What is Your Bank’s Risk Appetite?

 

We find in our outreach that financial institutions take one of three positions as it relates to cannabis:

 

  1. The financial institution doesn’t want to bank cannabis now or in the future. This is the most common position. However, in presenting this risk policy, institutions need to ensure that their practices and deposit portfolio match their risk appetite statement.
    If the institution does not adjust current policies, training and oversight, not only could the institution ultimately be presented with the unwanted finding that they are banking cannabis, but because they don’t have enhanced due diligence in place they could find that it is banking illegal cannabis business.
  2. The institution wants to be ready for cannabis when a SAFE Banking Act passes. We run into a surprising number of institutions in this category. Given the statements that regulators are making, one has to wonder if it makes sense to wait for congressional action.
    Cannabis businesses will be very loyal/sticky customers to the institutions that are early movers in the space and, as they have previously been shut out of the financial services industry, the businesses represent a number of cross-sell opportunities.
  3. The institution is openly banking cannabis. This number is a small part of the industry. What is smaller still are those banks that have approached the industry with the intention to create safe and profitable programs. Our advice to these banks is to not have an ad-hoc program, but instead approach the business with the thoughtfulness and preparation that Is needed for what is the highest risk deposit industry.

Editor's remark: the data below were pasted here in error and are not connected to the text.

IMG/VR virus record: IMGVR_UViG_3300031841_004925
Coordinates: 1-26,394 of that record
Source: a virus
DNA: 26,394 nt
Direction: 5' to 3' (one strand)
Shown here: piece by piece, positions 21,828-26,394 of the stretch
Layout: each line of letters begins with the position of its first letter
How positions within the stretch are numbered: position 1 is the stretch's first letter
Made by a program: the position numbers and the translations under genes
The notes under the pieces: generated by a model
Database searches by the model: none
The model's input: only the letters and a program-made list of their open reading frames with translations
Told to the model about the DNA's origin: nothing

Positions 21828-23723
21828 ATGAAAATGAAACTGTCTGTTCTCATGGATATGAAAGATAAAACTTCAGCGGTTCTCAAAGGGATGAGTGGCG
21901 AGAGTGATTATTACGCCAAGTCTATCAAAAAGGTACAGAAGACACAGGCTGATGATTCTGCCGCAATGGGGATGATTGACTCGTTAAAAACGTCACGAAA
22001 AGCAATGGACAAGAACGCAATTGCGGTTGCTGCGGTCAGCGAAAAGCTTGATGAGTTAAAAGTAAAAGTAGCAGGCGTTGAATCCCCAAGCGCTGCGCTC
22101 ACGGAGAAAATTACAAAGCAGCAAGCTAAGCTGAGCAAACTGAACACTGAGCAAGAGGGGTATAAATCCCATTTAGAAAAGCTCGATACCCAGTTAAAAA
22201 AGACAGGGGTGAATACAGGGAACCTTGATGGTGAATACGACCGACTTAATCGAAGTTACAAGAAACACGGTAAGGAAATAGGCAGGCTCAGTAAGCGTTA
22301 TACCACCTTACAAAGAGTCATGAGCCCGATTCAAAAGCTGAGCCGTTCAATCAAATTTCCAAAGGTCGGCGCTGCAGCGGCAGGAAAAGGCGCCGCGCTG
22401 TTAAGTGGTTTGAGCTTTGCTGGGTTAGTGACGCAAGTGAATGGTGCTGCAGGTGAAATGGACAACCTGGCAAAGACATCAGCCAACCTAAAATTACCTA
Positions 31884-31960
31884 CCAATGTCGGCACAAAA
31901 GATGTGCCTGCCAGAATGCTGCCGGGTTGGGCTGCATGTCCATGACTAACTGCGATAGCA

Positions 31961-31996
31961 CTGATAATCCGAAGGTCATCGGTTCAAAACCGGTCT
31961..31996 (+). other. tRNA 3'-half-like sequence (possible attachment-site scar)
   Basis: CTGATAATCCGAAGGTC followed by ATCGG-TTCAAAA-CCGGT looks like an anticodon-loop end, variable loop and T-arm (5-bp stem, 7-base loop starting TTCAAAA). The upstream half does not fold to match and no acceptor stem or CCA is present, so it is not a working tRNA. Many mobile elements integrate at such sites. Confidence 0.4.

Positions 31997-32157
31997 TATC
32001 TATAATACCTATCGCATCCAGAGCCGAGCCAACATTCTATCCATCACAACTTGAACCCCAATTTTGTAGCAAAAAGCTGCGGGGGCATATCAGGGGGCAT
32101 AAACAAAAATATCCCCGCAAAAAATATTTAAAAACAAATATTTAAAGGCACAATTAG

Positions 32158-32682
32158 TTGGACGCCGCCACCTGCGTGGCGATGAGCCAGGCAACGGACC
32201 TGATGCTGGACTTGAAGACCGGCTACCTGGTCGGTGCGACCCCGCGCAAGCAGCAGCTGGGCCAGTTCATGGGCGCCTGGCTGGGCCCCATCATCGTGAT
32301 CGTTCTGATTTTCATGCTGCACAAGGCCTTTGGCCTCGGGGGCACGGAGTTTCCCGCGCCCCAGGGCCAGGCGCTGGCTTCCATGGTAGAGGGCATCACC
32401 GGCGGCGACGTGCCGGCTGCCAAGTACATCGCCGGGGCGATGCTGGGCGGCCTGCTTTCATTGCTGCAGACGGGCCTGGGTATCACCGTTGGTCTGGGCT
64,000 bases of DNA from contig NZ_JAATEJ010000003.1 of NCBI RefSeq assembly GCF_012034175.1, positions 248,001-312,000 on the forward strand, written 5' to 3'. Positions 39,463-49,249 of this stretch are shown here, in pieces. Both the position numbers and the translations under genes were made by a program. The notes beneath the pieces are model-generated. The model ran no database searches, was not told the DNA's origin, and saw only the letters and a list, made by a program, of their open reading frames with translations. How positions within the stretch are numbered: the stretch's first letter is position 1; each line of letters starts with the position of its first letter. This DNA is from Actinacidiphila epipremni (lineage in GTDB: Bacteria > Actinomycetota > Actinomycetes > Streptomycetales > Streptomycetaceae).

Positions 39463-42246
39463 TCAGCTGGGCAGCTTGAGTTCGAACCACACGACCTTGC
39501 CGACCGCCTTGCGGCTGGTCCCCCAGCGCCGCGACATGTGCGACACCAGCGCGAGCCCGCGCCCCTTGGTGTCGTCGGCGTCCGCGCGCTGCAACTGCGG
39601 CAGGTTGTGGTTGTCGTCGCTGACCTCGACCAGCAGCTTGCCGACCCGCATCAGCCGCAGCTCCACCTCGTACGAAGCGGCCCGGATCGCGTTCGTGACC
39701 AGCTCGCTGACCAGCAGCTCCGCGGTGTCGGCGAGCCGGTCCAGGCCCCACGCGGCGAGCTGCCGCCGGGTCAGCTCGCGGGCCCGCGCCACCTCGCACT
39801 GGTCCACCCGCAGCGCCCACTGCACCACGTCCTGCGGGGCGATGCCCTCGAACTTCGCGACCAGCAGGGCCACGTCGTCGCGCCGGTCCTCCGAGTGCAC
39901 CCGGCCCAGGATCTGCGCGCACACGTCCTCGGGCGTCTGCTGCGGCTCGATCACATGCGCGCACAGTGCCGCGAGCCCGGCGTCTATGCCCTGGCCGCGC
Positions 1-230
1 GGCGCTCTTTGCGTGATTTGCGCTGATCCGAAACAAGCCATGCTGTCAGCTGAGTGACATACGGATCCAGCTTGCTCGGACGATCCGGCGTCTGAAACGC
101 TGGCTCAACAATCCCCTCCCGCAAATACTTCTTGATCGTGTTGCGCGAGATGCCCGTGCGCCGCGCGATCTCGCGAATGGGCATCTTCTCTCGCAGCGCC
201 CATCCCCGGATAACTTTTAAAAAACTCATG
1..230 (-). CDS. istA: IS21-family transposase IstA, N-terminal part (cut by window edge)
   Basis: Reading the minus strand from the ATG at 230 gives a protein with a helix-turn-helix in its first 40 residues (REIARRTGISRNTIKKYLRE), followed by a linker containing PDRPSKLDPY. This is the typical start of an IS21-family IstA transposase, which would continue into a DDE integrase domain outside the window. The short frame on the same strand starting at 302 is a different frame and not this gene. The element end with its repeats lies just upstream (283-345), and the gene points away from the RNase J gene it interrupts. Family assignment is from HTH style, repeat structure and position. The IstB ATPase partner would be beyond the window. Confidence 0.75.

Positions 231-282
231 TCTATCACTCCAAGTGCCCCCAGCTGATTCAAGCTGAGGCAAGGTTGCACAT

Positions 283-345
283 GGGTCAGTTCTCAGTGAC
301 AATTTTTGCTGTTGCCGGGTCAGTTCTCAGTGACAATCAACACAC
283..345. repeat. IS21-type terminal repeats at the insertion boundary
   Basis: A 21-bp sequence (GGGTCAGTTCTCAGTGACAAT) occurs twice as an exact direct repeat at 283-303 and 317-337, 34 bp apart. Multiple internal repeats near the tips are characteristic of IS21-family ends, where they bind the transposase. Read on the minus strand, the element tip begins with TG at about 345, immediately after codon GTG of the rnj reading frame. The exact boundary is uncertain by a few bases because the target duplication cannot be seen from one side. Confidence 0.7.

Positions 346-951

SAFE Banking is on the Horizon

 

When a Federal cannabis “Safe Banking Act” is eventually passed, it will be accompanied by increased regulatory scrutiny and a tightening of standards for all institutions regardless of risk appetite for the industry. As of today, we do not have Federal guidance providing the governance and rules for banking cannabis related businesses. When FFIEC establishes the rules for institutions, each institution that is in a state in which cannabis is legal and flourishing will have to put controls and protocols in place to ensure that it is adhering to the new regulations, state and local laws, and the risk appetite that was established by its board of directors.

 

There is a Safe and Profitable Solution

 

At HDCS, one of the many things that separates us from our competitors is that we have an affordable solution for vetting your cannabis customers created by bankers for bankers.

 

We would be happy to meet with you to understand your objectives and risk appetite and share our view of the best practices involved in establishing a safe and profitable cannabis banking program. Use this link to schedule a video conference at a time that is convenient for you and your team, or email me directly at

a.montgomery@hdcompliance.com. Let us give you a tour of our data portal and demonstrate what a risk-focused and profitable cannabis banking program could look like for your financial institution.

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Risk Assessments Explained by Chris Gunias

Risk Assessments Explained by Chris Gunias

Risk assessments explained by Chris Gunias

 

Why Ask Why?

 

A few years back, as the head of a compliance department at a large money services business (MSB), I was asked why we needed to conduct an internal risk assessment again, considering over the past 10+ months the company completed an independent review and three state regulatory exams. The supervisor who asked the question said, in a half joking manner, “We’ve completed the last risk assessment 12 months ago and passed all our audits and exams this past year, how much risk could we really have?”

 

Assessing the Assessment